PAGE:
A torque wrench alleviates the gueswork of tightening a bolt. Sometimes it will "feel" too tight but not be even close to what it should be.

Tight is tight and too tight is broken.

PJ
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Old 06-29-04, 06:50 PM
  #14  
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Originally Posted by pjbaz
I have NO idea why anyone would shim and/or grease the threads on perfectly usable parts that were ordered specifically for this setup.
Greasing threads is a good idea because it will allow the threads to distribute the torque load more evenly. The practice of greasing threads is common and is not a way to make up for any application difficiency. Shims can be par for the course too depending on intended application. My carbon bars came with a small sandpaper-looking insert meant to increase friction at the clamp area if need be. I didn't have to use it however as the clamping portion of the bar was already pre-roughened to the point wear slippage was not occurring.
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Old 06-29-04, 08:23 PM
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I stand corrected.

Although (I'm guessing it's because I'm not an engineer) I don't totally understand why a little grease will distribute a load on a threaded part. The fact that the threads engage should already do that shouldn't it? I could see the grease allowing the threads to be seperated later on though.

PJ
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Old 06-29-04, 08:51 PM
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You grease the threads so the bolt can be removed later. As you ride, you sweat, and that can corrode steel and aluminum parts.

Take the velcro padding out. If you need to shim the stem to the bar, cut an old coke can and use that.
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Old 06-29-04, 08:55 PM
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Originally Posted by pjbaz
I stand corrected.

Although (I'm guessing it's because I'm not an engineer) I don't totally understand why a little grease will distribute a load on a threaded part. The fact that the threads engage should already do that shouldn't it? I could see the grease allowing the threads to be seperated later on though.
Let's assume you're attempting to apply a specific torque to the bolt. What you're really aiming for is not necessarily torque but load. You want the bolt to be in tension to a specific load-value. If the threads are ungreased and binding then you'll see a higher coefficient of friction thus in a sense tricking you into assuming you've applied more load along the shaft of the bolt than you actually have.
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Old 06-29-04, 10:09 PM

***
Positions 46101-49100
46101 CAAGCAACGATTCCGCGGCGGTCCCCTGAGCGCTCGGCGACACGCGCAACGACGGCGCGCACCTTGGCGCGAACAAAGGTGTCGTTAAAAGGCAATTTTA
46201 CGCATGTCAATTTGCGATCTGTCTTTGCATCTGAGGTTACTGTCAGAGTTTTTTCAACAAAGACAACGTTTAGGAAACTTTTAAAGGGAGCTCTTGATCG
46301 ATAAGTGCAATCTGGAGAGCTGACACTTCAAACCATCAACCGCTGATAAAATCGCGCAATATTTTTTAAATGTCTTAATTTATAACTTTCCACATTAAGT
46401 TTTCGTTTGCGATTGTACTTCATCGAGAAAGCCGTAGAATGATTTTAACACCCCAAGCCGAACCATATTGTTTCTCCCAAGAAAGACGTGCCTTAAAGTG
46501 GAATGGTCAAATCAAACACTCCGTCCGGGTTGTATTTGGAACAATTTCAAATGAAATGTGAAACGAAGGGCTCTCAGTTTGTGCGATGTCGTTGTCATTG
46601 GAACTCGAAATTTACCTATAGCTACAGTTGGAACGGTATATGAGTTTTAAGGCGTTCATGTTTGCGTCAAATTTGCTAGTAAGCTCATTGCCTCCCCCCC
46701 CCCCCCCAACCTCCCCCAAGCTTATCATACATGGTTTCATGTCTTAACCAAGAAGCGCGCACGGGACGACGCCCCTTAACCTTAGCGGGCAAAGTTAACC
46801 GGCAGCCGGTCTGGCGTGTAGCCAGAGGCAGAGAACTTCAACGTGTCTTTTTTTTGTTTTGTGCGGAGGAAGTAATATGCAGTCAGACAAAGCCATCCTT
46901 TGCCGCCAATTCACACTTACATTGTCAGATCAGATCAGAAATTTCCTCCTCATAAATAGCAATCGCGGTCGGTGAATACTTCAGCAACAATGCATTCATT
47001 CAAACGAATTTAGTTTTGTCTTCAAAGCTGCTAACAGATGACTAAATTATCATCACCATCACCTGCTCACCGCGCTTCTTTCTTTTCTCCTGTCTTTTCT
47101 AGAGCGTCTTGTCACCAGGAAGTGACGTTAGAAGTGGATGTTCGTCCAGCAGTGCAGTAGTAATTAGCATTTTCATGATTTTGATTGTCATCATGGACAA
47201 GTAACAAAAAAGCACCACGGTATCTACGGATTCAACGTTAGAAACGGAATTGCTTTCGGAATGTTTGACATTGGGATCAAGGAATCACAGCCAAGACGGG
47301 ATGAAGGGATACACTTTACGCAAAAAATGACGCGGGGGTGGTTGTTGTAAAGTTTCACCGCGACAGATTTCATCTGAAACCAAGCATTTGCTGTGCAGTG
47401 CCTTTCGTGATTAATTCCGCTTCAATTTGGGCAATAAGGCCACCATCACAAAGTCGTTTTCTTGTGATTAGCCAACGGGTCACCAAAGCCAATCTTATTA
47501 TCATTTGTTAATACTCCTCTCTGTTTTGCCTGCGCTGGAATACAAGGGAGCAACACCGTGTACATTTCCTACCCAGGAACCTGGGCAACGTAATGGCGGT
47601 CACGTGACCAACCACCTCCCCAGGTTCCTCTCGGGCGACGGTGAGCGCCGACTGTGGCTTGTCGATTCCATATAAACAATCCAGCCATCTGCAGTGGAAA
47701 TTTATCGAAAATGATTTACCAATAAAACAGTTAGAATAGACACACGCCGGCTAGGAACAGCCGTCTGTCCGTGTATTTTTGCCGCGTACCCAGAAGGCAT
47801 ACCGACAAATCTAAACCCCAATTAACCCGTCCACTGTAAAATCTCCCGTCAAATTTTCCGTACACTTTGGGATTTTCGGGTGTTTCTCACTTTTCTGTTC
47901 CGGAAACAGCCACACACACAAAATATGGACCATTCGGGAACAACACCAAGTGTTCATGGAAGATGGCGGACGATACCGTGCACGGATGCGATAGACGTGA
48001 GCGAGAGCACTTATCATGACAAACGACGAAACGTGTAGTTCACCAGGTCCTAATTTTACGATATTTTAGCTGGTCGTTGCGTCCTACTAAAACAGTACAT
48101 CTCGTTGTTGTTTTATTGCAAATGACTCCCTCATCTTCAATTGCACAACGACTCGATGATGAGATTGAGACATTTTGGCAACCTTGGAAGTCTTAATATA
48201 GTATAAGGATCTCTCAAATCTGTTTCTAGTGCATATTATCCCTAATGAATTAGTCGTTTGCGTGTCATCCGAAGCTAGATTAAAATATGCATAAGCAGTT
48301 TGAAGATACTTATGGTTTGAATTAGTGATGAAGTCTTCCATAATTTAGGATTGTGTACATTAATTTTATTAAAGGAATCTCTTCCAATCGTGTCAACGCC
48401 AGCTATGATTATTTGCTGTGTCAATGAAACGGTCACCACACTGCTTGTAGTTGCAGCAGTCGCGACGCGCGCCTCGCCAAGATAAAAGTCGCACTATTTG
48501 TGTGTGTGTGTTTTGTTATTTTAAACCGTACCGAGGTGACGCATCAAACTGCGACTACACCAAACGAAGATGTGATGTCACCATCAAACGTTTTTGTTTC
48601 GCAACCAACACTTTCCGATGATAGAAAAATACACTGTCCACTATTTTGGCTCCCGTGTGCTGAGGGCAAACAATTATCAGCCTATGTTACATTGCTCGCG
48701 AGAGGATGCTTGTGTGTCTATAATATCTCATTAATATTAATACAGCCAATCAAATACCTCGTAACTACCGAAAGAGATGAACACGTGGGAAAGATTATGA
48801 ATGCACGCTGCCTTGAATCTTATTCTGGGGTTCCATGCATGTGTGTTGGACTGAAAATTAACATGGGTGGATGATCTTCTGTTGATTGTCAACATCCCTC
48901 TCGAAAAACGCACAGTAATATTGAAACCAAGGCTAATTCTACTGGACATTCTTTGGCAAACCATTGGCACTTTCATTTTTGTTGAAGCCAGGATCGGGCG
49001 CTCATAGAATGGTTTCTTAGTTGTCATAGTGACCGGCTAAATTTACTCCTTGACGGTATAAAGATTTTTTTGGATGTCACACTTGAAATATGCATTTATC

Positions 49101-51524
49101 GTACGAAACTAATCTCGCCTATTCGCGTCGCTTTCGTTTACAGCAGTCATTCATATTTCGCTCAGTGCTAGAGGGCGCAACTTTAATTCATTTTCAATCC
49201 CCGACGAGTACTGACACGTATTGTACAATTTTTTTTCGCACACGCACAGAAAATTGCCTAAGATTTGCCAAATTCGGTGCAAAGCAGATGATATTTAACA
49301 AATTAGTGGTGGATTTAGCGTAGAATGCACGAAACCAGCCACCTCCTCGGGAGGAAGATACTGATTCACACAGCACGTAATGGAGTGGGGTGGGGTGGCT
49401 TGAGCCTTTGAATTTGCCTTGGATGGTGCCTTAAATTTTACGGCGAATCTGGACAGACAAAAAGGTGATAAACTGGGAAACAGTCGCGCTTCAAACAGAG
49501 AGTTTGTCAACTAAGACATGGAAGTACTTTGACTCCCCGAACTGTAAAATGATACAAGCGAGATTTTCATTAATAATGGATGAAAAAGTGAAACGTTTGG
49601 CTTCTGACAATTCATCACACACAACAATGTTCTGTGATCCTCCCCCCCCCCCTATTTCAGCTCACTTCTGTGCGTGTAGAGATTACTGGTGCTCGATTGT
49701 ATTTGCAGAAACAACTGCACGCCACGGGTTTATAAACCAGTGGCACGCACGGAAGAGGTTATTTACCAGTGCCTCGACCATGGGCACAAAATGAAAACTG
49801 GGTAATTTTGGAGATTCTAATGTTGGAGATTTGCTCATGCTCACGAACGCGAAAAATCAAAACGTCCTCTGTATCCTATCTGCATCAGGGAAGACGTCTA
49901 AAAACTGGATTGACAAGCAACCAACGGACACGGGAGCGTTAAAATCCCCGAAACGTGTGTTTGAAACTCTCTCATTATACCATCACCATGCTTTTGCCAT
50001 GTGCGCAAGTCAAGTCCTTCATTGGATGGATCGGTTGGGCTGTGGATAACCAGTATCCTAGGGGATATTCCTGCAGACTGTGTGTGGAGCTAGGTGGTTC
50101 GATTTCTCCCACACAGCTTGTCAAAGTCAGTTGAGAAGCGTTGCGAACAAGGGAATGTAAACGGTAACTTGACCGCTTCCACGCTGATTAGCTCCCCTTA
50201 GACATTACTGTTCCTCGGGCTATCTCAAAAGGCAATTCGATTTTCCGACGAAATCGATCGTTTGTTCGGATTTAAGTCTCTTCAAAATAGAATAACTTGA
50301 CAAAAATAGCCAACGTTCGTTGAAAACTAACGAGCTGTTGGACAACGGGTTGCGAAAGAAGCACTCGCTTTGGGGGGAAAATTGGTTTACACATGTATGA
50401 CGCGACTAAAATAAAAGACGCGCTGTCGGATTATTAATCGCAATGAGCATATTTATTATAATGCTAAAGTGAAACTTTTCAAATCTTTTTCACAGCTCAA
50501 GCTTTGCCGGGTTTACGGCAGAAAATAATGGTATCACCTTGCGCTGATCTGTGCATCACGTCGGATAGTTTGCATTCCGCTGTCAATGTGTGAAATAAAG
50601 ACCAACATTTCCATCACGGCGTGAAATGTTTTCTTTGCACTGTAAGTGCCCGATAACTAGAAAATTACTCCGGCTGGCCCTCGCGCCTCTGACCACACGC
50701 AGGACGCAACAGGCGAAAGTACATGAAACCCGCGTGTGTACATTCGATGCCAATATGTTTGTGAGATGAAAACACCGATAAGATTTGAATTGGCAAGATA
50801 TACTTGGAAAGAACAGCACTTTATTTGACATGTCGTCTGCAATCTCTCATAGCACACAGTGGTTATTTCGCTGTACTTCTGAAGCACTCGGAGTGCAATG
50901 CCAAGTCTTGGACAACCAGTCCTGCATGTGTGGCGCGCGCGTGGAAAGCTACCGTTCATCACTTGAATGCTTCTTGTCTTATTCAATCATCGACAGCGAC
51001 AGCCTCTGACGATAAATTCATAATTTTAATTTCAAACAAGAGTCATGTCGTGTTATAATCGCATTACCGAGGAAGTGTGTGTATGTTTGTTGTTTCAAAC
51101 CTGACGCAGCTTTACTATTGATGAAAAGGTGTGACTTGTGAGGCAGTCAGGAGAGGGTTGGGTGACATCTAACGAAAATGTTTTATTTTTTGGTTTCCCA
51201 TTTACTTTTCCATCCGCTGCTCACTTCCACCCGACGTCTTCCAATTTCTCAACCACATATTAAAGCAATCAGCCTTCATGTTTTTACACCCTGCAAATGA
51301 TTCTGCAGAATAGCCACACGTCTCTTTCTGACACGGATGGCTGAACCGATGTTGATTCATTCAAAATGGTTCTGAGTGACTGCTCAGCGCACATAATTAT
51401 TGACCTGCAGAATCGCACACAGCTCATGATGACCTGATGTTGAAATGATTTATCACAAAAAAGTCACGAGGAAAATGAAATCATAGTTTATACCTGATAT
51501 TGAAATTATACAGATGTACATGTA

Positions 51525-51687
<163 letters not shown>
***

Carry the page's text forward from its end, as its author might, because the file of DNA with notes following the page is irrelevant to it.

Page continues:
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You would need the shim if it were the other way 'round, that is, an oversize stem with a bar that's too small for it. If that were the case, the allen bolts would "bottom ou" but the stem would not be tight over the bar. As it stands, the stem isn't even all the way 'round the bar, so it can't be too loose/big for it. As has been stated, just tighten the allen bolts some more, until the bar stops rotating in the stem.
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Old 06-30-04, 08:21 PM
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He may have a stem that was milled out just a bit too much where the bolts bottom out before it clamps the bar tight. OR, the bar was not formed correctly, and the stem doesn't clamp down enough.
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Old 09-16-23, 04:33 PM
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Can I drop a bolt in to stop rotating handlebars?

I have a set of ape-hangers on my fun bike, and a similar problem to the poster's.
If I yank hard when biking, like climbing a hill, the bars will move. I know, you don't like ape-hangers, but I'm reliving my pre-teen years.
I've tried tightening, over-tightening, and pounded out a beer can as an extra shim.
I think I'm going to drill a hole and drop a bolt in. I suspect this might be a bad idea in a fall or crash, but IDK.
Any thoughts or advice?
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Old 09-16-23, 05:11 PM
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The hole will eventually wear and develop slop from the same force that causes the handlebar to rotate. Get a stem with a faceplate that tightens with at least 2 bolts.

Also this thread is almost 20 years old - next time just start a new thread.
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Old 09-16-23, 05:12 PM
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Originally Posted by Rusty_Nail
I have a set of ape-hangers on my fun bike, and a similar problem to the poster's.
If I yank hard when biking, like climbing a hill, the bars will move. I know, you don't like ape-hangers, but I'm reliving my pre-teen years.
I've tried tightening, over-tightening, and pounded out a beer can as an extra shim.
I think I'm going to drill a hole and drop a bolt in. I suspect this might be a bad idea in a fall or crash, but IDK.
Any thoughts or advice?
Firstly, don't resurrect decades-old threads. 😁 Secondly you don't give any details like type of stem, material of handlebar ... assuming they're both steel I'd suggest you get someone who knows what he's doing to weld or braze them together, if the amount of steel present is up to the job - if it's flimsy junk just walk away (and be thankful that you can). Drilling a hole in a stressed area of a vital part is a bad idea.
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Old 09-16-23, 08:19 PM
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Originally Posted by khuon
If you want to use something to add a little more friction between the clamp and handlebars, try a small slip of sandpaper.
More conventional would be to add some assembly compound at the stem/bar interface -- eg. Park Tool SAC-2
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Old 09-16-23, 09:30 PM
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,
,,,thread from 2004, and Glenna gave up after 7 posts. I don't think this helped much.
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Old 09-17-23, 04:13 AM
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Originally Posted by 3alarmer
,
,,,thread from 2004, and Glenna gave up after 7 posts. I don't think this helped much.
Believed to be still looking for torque specs